Many poignant comments were made, a number of them by children. One incredibly articulate 15 year old talked about her struggles in the third grade and how she overcame them af ter being promoted to the fourth grade. She was a walking ad for why the policy is so bad. We heard from a number of parents whose third graders have started coming home with headaches since the policy was announced in January as schools ramped up the pressure on the children.

Professors and teachers cited re search that children held over have a higher dropout rate.

A group of young teachers (clearly not worried about retaliation from "The Ministry of Fear") put on a little play—from now on we are going to prepare for those tests. No more fun projects, no more in depth learning, and definitely no time spent on ANYTHING that won’t be on the test.

Why not put resources for early intervention?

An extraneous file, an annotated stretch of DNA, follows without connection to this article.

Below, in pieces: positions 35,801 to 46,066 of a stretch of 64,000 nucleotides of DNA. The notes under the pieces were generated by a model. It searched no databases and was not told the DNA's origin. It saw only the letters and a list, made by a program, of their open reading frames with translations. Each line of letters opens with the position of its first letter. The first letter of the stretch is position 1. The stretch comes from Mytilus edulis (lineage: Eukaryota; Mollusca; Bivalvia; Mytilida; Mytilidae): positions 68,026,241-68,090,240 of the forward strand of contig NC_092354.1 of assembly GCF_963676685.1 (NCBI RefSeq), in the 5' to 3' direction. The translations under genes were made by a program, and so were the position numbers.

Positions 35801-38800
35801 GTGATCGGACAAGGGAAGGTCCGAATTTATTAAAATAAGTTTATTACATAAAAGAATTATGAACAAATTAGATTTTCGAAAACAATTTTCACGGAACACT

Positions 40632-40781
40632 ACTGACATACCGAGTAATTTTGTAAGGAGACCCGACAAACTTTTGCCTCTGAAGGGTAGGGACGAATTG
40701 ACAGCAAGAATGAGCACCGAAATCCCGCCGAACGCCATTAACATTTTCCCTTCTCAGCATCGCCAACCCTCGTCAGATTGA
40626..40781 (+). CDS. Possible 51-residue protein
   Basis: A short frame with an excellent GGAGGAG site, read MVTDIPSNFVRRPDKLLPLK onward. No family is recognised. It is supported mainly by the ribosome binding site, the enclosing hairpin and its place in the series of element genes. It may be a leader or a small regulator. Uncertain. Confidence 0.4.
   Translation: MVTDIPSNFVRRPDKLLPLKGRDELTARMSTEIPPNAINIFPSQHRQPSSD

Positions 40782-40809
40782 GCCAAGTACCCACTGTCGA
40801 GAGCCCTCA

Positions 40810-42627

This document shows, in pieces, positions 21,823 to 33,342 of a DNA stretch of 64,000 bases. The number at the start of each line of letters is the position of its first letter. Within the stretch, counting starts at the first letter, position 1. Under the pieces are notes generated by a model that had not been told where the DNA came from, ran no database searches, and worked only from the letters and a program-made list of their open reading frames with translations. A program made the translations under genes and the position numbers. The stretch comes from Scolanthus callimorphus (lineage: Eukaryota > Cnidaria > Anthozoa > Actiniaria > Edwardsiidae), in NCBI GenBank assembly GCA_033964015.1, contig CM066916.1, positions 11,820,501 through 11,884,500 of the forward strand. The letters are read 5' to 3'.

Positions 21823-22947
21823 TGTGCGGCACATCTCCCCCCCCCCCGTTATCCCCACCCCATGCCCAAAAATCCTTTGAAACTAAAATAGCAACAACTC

Speakers pointed to the disingenuousness of the BloomKlein plan. Some asked, facetiously: Why 3rd grade? Why not hold them back in 1st or 2nd or k? A compromise plan to postpone the policy for one year was categorically rejected. Why? That would be too late to impact the mayoral election in a positive way for the mayor — throw those 15,000 level 1 scoring kids into the 4th grade next year and the mayor can not claim he improved the schools.

Questions were asked: Have re sources been poured into current K & 1st grade, today’s five and six-year olds kids who will be faced with the retention policy in a few short years? Why not direct the money (some say it is $60 million) being spent on the retention plan to provide early grade intervention? One cannot fail to note the irony of pushing 3rd grade retention while cutting such services as paraprofessionals from kindergarten classes.

Social Promotion? Where?

Ever since this debate on the 3rd-grade test started, BloomKlein have been saying they will not tolerate social promotion any longer — as if the system were based on social promotion now. Newspapers have been printing the mayoral spin ad nauseum, ignoring (though less so more recently) the message Time Out for Testing (TOFT) NY Collective of Radical Educators (NYCoRE), and the Independent Com mun ity of Educators (ICE). have been consistently making — that what is wrong with the 3rd-grade retention policy has been the use of a single test to determine who stays back and holding back kids before giving them the services they need.